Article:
Tree-climbing arborists to compete at Purdue for state title

WEST LAFAYETTE, Ind. – Professional tree climbers will compete Sept. 24 in the Indiana Arborist Association’s Tree Climbing Championship at Purdue University for the right to represent the state in an international contest.

The competition at Squirrel Park at the corner of Airport Road and state Route 26 will begin at 8 a.m. EST. It will feature 15-20 climbers, mostly from Indiana but including others from surrounding states who will use the occasion to practice for their state competitions. Only members of the Indiana group can compete for the Indiana title. 

Purdue arborist Jeff Clark uses the secured foot lock technique as he practices for the Indiana Arborist Association’s Tree Climbing Championship that will be Sept. 24 on the Purdue campus. Above him and watching his climb is Lindsey Purcell, the association’s executive director and an urban forestry specialist in Purdue’s Department of Forestry and Natural Resources. (Purdue Agricultural Communication photo/Keith Robinson)

The winner will represent the state in the 2012 International Tree Climbing Competition in Portland, Ore., in August 2012. 

“Professional tree competitions help arborists learn about the latest techniques in climbing and innovations in equipment, showcasing professional skills and safety for those working in the tree care and arboriculture industry,” said Lindsey Purcell, executive director of the Indiana Arborist Association and an urban forestry specialist in Purdue’s Department of Forestry and Natural Resources.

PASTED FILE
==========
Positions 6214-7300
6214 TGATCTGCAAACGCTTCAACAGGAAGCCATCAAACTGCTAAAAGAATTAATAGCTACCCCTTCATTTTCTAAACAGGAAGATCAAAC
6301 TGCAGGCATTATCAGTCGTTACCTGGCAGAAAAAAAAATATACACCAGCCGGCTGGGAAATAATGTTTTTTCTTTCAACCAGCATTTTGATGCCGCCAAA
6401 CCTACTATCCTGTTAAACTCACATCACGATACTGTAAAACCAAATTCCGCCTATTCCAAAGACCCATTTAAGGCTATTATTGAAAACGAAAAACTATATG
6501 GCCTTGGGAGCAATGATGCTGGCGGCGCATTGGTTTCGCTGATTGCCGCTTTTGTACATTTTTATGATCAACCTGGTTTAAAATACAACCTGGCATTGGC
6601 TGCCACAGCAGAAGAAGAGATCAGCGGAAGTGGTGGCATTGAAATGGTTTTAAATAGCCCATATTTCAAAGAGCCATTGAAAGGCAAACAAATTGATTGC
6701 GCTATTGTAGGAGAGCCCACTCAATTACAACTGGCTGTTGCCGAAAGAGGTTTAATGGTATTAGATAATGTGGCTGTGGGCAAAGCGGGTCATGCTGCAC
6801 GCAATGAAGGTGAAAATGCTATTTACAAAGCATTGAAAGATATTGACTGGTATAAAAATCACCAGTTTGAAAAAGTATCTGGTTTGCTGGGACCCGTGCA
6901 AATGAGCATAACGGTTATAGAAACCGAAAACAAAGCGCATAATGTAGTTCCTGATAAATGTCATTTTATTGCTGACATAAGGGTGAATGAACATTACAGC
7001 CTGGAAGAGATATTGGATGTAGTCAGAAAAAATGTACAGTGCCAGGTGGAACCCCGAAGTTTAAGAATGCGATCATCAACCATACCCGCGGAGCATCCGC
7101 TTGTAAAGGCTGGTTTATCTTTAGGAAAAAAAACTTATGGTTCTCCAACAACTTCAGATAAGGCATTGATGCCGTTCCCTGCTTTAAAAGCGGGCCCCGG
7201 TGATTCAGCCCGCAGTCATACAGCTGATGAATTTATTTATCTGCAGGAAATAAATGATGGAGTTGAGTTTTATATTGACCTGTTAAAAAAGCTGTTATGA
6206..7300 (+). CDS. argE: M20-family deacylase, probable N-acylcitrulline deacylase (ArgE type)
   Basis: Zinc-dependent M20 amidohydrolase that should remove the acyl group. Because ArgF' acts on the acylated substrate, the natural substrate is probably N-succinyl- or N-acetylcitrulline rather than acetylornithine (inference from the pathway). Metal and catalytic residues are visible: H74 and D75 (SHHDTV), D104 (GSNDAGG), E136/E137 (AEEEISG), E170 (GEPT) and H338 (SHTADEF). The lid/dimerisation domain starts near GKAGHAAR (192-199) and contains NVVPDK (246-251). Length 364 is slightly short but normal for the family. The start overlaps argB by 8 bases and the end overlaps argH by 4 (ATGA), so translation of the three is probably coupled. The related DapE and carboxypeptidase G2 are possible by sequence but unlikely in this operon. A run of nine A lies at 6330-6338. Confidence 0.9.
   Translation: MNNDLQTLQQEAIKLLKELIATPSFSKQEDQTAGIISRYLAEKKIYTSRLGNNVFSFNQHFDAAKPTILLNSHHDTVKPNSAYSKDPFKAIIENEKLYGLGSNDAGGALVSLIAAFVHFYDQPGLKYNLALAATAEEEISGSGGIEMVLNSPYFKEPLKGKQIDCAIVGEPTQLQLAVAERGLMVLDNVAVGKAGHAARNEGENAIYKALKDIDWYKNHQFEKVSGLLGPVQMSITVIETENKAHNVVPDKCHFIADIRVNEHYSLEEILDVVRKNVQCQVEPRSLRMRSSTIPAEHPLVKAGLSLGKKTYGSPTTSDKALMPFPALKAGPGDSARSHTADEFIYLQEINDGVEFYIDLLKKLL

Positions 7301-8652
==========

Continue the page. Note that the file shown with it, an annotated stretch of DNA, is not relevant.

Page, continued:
“Competitive tree climbing also introduces the public to the skills professional tree climbing arborists must develop,” he added.

The competitions simulate working conditions of arborists, testing a competitor’s ability to safely maneuver in a tree while performing work-related tree-care tasks in a timely manner. Men and women competitors perform five events during preliminary rounds. The events are:

* Work climb: Climbing to five stations in a tree and performing a different task at each station.

* Aerial rescue: Reaching and safely lowering a 175-pound, life-sized mannequin that represents an injured climber.

* Throwline: Accurately placing climbing lines up to 50 feet up a tree.

* Belayed speed climb: Ascending a predetermined route from the ground to about 50 feet up the tree.

* Secured footlock: Performing a 40-foot vertical ascent using double-climbing line technique.

There will be a winner in each event but only one overall winner.

Admission to the competition is free.

There are about 50 chapters of the International Society of Arboriculture, with headquarters in Champaign, Ill. Each will hold competitions to send a representative to the international event.

Writer: Keith Robinson, 765-494-2722,

Source: Lindsey Purcell, 765-494-3625,

Ag Communications: (765) 494-2722; 
Keith Robinson,
Agriculture News Page

Note to online editors:  A link to a video clip of Purdue forestry students practicing tree climbing is at the bottom of this news release. The video can be embedded in your website


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